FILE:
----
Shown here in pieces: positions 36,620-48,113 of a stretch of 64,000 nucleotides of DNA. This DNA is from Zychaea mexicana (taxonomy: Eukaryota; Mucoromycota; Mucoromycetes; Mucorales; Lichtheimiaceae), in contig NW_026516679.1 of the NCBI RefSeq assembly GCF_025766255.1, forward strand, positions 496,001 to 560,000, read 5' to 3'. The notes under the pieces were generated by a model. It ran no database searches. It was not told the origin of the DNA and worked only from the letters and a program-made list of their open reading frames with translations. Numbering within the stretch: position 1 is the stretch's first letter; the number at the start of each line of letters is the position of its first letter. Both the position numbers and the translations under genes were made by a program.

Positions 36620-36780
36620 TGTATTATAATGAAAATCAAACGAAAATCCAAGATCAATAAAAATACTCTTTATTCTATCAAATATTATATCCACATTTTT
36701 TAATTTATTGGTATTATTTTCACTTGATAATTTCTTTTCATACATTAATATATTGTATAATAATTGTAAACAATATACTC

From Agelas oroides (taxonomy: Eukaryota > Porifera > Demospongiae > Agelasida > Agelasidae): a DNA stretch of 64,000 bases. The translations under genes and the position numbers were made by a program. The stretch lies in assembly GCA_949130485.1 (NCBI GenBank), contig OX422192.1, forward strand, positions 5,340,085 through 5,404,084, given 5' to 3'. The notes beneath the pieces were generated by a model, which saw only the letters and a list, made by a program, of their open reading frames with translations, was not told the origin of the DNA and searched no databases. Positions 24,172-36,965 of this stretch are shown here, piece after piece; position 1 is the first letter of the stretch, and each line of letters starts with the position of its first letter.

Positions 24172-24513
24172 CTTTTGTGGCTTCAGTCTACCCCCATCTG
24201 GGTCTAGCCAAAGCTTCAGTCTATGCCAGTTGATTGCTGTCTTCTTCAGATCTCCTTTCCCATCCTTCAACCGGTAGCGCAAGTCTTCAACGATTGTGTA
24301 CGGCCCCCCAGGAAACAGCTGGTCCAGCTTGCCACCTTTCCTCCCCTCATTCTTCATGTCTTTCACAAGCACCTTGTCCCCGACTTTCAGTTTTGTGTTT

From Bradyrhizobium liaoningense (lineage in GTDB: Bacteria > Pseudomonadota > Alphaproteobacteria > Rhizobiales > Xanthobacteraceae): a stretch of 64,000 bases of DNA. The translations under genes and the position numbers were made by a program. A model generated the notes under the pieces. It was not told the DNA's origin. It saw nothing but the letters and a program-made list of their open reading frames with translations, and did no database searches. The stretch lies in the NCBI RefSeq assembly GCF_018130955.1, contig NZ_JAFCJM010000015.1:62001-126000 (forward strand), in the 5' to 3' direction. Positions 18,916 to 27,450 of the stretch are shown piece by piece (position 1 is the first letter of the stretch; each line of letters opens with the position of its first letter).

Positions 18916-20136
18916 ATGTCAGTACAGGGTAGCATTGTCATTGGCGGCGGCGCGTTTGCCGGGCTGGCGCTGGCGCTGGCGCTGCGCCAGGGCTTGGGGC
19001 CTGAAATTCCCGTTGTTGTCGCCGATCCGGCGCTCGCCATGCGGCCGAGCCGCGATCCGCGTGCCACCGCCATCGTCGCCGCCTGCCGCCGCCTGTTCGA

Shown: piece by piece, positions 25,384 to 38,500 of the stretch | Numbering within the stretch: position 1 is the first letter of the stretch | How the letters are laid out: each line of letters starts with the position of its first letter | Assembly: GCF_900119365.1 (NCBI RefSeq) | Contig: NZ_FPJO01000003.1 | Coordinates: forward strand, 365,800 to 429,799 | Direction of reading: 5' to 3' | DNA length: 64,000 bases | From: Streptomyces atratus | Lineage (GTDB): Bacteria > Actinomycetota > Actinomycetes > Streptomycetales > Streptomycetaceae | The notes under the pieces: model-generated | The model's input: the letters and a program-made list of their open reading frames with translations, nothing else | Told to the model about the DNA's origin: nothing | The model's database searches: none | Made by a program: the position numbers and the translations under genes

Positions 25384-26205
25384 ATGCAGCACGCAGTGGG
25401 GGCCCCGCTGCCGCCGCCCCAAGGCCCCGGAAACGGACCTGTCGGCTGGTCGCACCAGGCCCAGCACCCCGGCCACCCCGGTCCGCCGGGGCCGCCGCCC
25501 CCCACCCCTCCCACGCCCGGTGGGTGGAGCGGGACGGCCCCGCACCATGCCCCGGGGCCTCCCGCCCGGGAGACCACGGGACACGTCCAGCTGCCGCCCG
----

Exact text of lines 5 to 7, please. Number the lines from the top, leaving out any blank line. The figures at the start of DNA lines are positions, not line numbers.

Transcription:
From Agelas oroides (taxonomy: Eukaryota > Porifera > Demospongiae > Agelasida > Agelasidae): a DNA stretch of 64,000 bases. The translations under genes and the position numbers were made by a program. The stretch lies in assembly GCA_949130485.1 (NCBI GenBank), contig OX422192.1, forward strand, positions 5,340,085 through 5,404,084, given 5' to 3'. The notes beneath the pieces were generated by a model, which saw only the letters and a list, made by a program, of their open reading frames with translations, was not told the origin of the DNA and searched no databases. Positions 24,172-36,965 of this stretch are shown here, piece after piece; position 1 is the first letter of the stretch, and each line of letters starts with the position of its first letter.

Positions 24172-24513
24172 CTTTTGTGGCTTCAGTCTACCCCCATCTG